Could Mel Gibson pull an it-wasn't-me defense?
Since Friday, horrified listeners have heard recorded phone calls in which a man who sounds like the actor uses racial slurs, tells the mother of Gibson's child she deserved a recent battering, and threatens to bury her in a rose garden. A fourth call, released Wednesday, includes demands for oral sex and a threat to "burn the g------ house down."
The tapes: Day 3
All of which might seem career-ending for the Oscar-winning director of Braveheart and The Passion of the Christ — unless, somehow, it isn't Gibson's voice on the calls.
For that to be true, Gibson would have to be the victim of an extremely complicated and unusual setup — as well as an extraordinarily skillful one.
Gibson, who's under investigation for alleged domestic violence against Oksana Grigorieva, says she threatened to leak damaging recordings if he didn't pay her. Gibson says she also made false abuse claims. A rep for the actor declined to comment to TVGuide.com on whether Gibson is the one in the recordings.
Man who sounds like Gibson tells ex she "deserved it"
While movies are full of tapes spliced and edited together to make innocent people look bad, such recordings rarely succeed in real life because they are so easy to discredit, says James A. Griffin, an audio authentication expert who has testified in several trials and consulted for CSI: Miami.
His cursory opinion of one of the tapes, based on a recording on RadarOnline.com, is that the exchange is real.
"This is a conversation that actually did take place," he told TVGuide.com. "It is not a cut-and-paste job."
Mel Gibson reportedly dropped by agency after angry recording leaks
The question, then, is whether the person who sounds like Gibson really is Gibson. The racist remarks are similar to those the actor made against Jews after his 2006 drunken driving arrest, but those remarks could make the actor more vulnerable to a false impersonation.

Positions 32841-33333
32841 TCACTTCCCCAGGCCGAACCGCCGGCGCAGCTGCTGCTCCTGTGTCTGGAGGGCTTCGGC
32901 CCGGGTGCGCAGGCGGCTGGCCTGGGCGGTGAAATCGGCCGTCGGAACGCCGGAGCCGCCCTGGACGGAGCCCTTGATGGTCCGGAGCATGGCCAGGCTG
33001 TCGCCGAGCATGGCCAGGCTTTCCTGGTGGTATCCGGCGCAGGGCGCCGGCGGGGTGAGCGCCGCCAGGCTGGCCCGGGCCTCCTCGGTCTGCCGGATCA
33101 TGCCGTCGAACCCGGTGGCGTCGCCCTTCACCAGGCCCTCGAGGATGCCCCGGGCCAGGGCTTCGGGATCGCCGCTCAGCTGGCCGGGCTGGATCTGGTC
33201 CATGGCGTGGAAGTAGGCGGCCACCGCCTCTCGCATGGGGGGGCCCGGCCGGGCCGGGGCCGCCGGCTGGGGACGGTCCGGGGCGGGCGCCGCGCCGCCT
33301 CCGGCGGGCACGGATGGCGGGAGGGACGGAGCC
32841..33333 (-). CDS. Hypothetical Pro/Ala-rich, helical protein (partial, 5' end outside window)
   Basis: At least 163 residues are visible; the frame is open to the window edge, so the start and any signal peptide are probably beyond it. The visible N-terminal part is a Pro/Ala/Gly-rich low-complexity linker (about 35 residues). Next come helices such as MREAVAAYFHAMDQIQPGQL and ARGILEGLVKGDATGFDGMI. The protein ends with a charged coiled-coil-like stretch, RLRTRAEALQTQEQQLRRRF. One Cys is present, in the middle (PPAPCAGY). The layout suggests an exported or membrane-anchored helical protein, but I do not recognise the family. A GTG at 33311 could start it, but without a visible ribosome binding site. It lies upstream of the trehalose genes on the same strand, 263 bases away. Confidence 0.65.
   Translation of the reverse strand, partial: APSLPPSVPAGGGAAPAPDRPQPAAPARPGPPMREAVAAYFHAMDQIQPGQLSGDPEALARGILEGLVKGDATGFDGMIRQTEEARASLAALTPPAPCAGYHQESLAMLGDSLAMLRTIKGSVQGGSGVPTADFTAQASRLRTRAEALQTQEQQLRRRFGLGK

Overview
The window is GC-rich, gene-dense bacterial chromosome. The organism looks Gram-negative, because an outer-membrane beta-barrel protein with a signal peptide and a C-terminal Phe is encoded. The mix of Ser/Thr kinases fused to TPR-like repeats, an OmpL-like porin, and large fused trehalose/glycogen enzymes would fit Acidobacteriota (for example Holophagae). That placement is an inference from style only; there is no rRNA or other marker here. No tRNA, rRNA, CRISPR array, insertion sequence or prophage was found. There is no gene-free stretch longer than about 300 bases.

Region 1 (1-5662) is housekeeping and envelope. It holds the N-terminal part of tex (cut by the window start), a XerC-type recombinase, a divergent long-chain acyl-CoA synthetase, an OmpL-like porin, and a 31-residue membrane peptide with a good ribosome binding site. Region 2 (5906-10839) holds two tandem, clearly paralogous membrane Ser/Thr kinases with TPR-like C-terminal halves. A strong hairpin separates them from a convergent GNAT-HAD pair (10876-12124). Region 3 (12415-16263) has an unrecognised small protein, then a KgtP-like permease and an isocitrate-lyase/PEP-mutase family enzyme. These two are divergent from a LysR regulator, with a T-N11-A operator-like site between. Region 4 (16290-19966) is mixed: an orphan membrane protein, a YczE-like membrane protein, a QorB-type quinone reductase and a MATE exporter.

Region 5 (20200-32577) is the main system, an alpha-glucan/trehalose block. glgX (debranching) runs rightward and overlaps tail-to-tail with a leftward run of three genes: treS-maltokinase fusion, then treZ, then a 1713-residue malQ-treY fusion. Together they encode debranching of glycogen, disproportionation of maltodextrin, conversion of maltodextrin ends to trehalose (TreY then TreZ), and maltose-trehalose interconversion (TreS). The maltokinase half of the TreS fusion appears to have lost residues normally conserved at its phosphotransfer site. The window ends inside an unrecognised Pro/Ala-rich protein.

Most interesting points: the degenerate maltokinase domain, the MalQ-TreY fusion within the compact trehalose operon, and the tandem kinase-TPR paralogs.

"There's a lot of sound-alike voices," says Tom Owen, an audio expert who has examined recordings of the Kent State shooting and Osama bin Laden. "I'm sure Hollywood's got lots of people that can sound like Mel Gibson if they want to."
The problem is that Gibson's voice can't be authenticated from the recordings circulating online. Owen and Griffin agree that experts would need to listen to an original copy to investigate, and the calls the public has heard do not seem to be originals, they said. (At one point in the third tape, for example, a name is deleted.)
Griffin said that given the similarities between Gibson's voice and the one on the tapes, the only way for the actor to prove he wasn't the one speaking would be to submit to a comparison.
It would be quite a vocal workout for the actor, given the ranting, roaring nature of the calls.
"The voice is deformed. The actual vocal cavity is not processing properly when you're yelling or screaming or intoxicated," Owen said. "The voice is not the normal Mel Gibson that you hear in the movies."
On that point, everyone can agree.